For fifty thousand years of dispersal, and for untold millennia before the great exodus, the human being was an animist, for whom the Earth was sacred, intelligent, alive, filled with spirit; and all the other creatures of the Earth were known to be kin, each with its own interiority and personhood. These people were hunters and gatherers who lived in egalitarian groups of twenty to thirty individuals, who followed the seasonal rounds of ripening and migration, usually within a known territory that they claimed as their own. They lived within the annual solar budget, off the interest of Nature’s abundance—what I call living in the Gift.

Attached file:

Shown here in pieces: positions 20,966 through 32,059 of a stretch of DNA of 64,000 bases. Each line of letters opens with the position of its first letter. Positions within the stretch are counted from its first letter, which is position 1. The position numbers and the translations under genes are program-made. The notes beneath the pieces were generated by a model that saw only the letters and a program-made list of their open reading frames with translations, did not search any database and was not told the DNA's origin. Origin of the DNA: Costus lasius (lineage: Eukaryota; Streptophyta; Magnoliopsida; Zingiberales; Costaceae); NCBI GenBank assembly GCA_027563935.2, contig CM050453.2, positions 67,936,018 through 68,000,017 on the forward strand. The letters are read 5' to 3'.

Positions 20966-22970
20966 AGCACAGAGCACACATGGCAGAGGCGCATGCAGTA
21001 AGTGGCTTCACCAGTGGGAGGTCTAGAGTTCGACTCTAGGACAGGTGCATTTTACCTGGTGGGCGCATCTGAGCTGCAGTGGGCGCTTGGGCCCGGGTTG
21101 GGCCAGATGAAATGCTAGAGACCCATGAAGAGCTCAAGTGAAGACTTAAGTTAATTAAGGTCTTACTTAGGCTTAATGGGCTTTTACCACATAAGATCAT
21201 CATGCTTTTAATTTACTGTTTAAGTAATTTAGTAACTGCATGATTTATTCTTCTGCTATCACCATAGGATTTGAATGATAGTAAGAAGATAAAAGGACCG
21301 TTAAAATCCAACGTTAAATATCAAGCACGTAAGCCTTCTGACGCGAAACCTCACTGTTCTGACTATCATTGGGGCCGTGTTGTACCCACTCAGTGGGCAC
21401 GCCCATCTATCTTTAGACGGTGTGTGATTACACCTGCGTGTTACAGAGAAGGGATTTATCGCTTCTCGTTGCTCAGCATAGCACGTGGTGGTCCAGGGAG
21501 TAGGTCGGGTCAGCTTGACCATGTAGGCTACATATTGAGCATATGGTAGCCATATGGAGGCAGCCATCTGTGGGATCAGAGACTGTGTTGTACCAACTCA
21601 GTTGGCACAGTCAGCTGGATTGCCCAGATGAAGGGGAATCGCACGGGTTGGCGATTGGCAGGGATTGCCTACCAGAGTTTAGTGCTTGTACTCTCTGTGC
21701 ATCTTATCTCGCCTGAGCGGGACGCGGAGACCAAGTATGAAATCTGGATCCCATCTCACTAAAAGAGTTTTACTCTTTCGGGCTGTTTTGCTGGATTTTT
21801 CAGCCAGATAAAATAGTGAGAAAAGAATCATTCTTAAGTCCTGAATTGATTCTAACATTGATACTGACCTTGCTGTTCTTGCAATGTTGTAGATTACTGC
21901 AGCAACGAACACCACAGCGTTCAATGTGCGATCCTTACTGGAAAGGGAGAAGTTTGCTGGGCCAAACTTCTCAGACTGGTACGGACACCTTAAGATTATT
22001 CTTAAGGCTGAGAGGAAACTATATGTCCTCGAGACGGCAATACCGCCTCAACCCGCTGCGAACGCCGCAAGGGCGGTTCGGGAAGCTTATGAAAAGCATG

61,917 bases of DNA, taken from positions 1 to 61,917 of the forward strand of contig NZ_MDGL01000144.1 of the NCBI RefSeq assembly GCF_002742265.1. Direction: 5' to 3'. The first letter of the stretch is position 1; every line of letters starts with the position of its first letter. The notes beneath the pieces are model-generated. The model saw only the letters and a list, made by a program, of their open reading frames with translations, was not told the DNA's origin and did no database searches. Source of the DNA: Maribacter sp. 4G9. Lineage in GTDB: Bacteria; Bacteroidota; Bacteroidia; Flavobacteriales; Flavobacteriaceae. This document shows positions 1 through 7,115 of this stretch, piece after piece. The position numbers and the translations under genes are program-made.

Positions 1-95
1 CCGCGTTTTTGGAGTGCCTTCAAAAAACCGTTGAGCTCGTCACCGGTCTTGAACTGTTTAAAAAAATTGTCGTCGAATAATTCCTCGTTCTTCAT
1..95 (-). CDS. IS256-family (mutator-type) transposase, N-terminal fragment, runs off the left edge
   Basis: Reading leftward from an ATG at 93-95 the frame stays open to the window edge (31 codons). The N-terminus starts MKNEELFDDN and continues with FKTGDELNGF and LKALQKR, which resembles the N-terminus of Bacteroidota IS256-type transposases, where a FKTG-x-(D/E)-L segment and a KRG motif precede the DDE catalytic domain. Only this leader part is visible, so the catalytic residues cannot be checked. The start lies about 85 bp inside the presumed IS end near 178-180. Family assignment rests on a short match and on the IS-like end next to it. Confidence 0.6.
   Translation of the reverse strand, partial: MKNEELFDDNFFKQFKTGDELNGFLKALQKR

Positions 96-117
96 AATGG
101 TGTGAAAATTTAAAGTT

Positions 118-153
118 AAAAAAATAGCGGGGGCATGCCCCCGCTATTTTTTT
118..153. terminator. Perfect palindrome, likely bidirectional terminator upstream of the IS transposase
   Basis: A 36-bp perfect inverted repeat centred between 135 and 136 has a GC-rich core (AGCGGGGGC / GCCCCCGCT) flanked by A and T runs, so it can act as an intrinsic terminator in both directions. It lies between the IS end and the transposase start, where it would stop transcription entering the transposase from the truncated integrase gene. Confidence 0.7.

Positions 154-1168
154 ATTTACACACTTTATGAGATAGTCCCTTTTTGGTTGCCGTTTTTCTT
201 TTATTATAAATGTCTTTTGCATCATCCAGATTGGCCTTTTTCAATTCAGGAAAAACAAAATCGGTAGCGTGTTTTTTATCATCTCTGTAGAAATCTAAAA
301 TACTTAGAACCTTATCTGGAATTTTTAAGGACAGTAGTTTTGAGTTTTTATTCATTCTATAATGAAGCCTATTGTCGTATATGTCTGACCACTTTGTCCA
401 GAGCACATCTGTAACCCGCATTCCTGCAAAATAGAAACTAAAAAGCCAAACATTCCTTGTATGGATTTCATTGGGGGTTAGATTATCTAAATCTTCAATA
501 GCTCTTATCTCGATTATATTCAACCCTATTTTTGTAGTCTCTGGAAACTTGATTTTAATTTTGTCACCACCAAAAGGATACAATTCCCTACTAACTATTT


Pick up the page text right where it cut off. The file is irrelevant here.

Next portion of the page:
When these people got caught in the crunch of no more new territory to expand into, almost all of these bands and tribes elected to hold their ground and keep their population in check. In this way, they were able to go on living their lives in the traditional manner as they continued to live in the Gift. Their lives went on as egalitarian animists and their worldview continued to sustain them. The anthropological literature is replete with studies of just such people, though it is true that by the time we were studying indigenous people instead of simply exterminating them, their lifeways had been highly compromised by ours.